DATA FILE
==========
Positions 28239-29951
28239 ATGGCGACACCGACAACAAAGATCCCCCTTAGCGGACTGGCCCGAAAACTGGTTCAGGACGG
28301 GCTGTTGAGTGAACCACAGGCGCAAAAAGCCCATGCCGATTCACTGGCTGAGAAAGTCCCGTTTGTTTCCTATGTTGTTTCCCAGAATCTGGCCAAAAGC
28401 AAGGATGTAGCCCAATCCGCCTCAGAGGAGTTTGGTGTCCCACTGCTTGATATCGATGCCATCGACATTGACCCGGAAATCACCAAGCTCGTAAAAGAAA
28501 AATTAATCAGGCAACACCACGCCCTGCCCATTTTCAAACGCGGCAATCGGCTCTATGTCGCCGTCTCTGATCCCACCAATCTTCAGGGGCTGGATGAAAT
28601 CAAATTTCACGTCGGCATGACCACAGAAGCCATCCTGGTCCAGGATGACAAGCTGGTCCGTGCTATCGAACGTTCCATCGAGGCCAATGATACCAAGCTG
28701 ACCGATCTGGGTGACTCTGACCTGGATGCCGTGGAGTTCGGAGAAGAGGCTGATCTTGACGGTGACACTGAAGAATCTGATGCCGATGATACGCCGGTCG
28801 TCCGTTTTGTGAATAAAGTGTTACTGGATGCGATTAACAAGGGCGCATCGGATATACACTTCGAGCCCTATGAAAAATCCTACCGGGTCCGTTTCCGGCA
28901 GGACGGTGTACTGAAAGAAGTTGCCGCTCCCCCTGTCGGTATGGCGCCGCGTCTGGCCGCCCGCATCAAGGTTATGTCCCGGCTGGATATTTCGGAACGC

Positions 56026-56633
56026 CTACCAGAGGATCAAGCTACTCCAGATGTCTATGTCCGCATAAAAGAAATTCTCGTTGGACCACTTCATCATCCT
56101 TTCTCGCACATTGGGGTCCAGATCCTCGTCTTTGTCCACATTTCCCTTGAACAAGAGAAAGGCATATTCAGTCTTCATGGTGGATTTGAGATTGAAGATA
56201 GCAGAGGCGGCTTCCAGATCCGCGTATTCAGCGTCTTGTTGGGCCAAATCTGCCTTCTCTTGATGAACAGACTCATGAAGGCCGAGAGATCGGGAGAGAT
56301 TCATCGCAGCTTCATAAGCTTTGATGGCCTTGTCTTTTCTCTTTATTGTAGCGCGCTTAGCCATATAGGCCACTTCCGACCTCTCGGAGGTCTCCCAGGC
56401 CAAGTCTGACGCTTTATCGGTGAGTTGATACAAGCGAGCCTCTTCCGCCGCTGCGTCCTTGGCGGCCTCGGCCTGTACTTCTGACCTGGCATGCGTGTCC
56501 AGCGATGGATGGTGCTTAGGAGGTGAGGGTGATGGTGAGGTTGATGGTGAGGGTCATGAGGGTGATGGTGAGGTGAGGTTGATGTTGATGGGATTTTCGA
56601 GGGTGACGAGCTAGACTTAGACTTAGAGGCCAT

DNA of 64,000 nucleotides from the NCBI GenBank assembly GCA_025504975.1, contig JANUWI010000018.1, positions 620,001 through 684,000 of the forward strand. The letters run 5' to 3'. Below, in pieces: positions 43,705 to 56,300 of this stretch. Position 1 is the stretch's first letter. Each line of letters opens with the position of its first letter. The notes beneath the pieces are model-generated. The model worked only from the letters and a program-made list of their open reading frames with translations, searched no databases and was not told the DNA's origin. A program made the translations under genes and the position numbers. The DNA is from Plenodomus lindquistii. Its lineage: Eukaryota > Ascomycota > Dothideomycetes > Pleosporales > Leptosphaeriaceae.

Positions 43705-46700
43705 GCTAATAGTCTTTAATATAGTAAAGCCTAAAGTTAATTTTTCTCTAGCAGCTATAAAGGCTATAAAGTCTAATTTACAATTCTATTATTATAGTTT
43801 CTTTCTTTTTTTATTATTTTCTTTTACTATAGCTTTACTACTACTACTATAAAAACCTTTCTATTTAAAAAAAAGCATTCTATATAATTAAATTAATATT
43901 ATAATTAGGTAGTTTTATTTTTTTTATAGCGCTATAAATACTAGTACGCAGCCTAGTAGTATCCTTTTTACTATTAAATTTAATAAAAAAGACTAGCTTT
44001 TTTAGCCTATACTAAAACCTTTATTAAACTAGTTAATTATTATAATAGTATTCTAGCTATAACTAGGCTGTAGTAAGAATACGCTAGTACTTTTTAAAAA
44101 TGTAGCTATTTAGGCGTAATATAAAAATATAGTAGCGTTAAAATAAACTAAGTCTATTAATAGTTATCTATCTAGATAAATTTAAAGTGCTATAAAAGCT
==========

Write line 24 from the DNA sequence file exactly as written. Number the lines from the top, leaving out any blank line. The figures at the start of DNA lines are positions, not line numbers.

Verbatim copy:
44101 TGTAGCTATTTAGGCGTAATATAAAAATATAGTAGCGTTAAAATAAACTAAGTCTATTAATAGTTATCTATCTAGATAAATTTAAAGTGCTATAAAAGCT